If you allow yourself to view Anomalisa on Kaufman’s terms you will end up with a film experience that will not leave you easily. If you are uncomfortable, then that is good because that was the intent of the film. Anomalisa is about the narcissistic malaise most privileged people find themselves in after achieving a certain level of success. It is about the struggle humanity continually has in forging real connections with others that don’t focus on what emotional energy you can take from them.



A Town Called Panic (2009, dir. Stéphane Aubier, Vincent Patar)

This is a singularly unique French language animated feature that highlights something I have always loved in French animated movies. They are able to construct an elaborate and rich universe in a little over an hour. A Town Called Panic is a surreal and bizarre picture that is using a style of stop motion animation that is hard to describe. The characters are designed to look like toy figurines of cowboys, Indians, farmers, and other people. There are no moving mouths and no facial animations, simply very frenetic body movement and voice acting that nails the weirdness of this world.

The appropriately named Town Called Panic is a place where crisis is an everyday occurrence. In one large house lives Cowboy, Indian, and Horse. Horse is the level headed of the trio and in love with a fellow equine who teaches music as the conservatory in town. Its Horse’s birthday, so Cowboy and Indian order 500 bricks to build a barbecue, however, a typing error makes that 5 million. The result is that their house is crushed by bricks. Every day they rebuild, but every night the entire house disappears. They stakeout one night and discover the weird truth behind things.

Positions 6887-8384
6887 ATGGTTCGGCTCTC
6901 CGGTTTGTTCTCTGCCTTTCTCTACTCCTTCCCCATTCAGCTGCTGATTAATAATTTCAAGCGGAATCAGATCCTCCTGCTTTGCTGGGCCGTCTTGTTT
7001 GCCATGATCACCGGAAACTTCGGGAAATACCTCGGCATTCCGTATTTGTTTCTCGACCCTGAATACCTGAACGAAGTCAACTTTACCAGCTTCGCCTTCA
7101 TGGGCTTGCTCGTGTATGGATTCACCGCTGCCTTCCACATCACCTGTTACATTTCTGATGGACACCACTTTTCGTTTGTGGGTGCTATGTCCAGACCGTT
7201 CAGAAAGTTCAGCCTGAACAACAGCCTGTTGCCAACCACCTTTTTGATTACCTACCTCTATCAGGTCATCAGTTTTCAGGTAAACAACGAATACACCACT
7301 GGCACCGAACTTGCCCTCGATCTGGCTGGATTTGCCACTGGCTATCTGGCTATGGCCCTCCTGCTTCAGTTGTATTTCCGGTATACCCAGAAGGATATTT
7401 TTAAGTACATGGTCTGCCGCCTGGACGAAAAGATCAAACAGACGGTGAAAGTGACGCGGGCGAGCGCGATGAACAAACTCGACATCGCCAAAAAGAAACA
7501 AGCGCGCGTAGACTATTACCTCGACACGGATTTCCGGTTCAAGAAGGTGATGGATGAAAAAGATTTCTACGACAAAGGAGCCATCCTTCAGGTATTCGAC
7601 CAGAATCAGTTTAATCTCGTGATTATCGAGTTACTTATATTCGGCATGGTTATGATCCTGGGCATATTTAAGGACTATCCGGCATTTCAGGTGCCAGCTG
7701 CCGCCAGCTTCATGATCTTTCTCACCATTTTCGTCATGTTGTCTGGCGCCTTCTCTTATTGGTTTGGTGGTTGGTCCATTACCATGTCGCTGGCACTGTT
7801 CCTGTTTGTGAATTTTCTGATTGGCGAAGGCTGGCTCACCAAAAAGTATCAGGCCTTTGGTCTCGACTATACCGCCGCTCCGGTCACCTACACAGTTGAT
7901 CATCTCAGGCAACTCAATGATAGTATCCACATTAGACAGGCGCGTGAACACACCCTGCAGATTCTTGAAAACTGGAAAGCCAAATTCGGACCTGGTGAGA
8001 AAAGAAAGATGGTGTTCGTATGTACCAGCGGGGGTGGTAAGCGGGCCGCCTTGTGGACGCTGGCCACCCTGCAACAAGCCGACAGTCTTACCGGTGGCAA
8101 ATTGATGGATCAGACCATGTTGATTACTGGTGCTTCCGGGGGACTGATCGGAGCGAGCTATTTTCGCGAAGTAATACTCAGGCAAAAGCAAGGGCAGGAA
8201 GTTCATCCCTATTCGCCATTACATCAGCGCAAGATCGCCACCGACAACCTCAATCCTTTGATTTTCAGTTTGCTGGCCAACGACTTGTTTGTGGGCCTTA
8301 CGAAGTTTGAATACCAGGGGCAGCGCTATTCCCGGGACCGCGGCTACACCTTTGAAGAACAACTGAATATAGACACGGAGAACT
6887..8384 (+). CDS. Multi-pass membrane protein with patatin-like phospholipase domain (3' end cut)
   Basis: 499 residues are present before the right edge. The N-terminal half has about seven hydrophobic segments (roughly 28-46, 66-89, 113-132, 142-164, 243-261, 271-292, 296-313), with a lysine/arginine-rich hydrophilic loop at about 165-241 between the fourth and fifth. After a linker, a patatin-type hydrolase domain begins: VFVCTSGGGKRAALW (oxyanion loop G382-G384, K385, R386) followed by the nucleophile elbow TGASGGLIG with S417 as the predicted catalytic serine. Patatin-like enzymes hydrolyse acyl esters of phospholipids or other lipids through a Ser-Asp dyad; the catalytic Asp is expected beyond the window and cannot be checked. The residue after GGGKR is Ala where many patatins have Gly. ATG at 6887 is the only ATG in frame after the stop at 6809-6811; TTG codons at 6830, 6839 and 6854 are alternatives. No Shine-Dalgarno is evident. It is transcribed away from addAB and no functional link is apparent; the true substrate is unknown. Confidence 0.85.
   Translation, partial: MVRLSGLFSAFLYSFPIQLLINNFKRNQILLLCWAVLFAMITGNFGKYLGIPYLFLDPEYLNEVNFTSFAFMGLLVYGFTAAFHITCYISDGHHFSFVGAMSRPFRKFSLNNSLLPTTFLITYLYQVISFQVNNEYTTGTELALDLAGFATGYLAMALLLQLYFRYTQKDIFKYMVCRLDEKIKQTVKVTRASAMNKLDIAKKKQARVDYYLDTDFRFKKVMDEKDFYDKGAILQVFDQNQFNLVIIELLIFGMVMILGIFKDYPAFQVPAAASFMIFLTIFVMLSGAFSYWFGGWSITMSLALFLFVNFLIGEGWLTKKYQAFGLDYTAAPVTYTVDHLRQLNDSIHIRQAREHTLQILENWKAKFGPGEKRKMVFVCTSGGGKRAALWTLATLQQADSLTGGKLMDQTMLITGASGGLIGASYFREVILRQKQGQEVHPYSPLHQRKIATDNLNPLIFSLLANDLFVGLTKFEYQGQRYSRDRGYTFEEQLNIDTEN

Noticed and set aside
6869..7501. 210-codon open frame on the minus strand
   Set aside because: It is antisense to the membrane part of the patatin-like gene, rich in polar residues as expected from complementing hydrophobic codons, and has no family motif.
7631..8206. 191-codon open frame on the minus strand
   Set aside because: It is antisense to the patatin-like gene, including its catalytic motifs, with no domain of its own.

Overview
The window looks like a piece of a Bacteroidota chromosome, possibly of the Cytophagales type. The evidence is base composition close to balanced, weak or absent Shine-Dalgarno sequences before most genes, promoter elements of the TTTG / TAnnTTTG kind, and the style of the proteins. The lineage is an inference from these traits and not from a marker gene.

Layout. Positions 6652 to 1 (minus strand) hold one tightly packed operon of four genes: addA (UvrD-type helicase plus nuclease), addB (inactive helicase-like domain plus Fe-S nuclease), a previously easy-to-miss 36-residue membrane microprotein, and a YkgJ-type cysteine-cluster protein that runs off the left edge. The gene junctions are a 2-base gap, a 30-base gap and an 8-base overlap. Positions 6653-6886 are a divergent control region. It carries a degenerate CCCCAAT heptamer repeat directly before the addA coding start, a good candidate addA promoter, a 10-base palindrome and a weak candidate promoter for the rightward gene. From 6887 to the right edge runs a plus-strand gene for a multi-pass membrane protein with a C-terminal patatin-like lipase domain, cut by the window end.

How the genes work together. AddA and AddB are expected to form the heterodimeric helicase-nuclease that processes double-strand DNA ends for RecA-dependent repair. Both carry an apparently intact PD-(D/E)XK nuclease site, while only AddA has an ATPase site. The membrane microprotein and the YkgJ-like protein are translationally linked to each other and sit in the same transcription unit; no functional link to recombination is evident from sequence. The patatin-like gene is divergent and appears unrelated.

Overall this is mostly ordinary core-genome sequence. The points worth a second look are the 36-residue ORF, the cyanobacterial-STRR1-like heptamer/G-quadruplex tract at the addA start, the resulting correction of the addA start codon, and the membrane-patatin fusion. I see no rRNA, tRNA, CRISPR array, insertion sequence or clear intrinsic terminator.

These are all hyperactive and manic characters, save Horse who keeps a level head. Part of the humor are Cowboy and Indian’s sudden leaps from passivity to complete and utter chaos. They scramble about trying to cover their errors but inevitably make things worse. There’s also a lot of humor from moments where you would expect characters to panic, that Cowboy and Indian are surprisingly unphased. Its comedy that doesn’t have any profound message or point, its akin to early Looney Toons where stories were given over to chaos and insanity.

The jokes never become vulgar or profane, so its a suitable substitute for typical maudlin family fare. In many ways I saw similarities to The Triplets of Belleville, both films created very specific characters that are richly detailed while using broad strokes. It’s also a statement against the current domination of CG animated features. At the end of the day, its not the bells and whistles an animated film can lay claim too but the creativity and inventiveness working behind the scenes.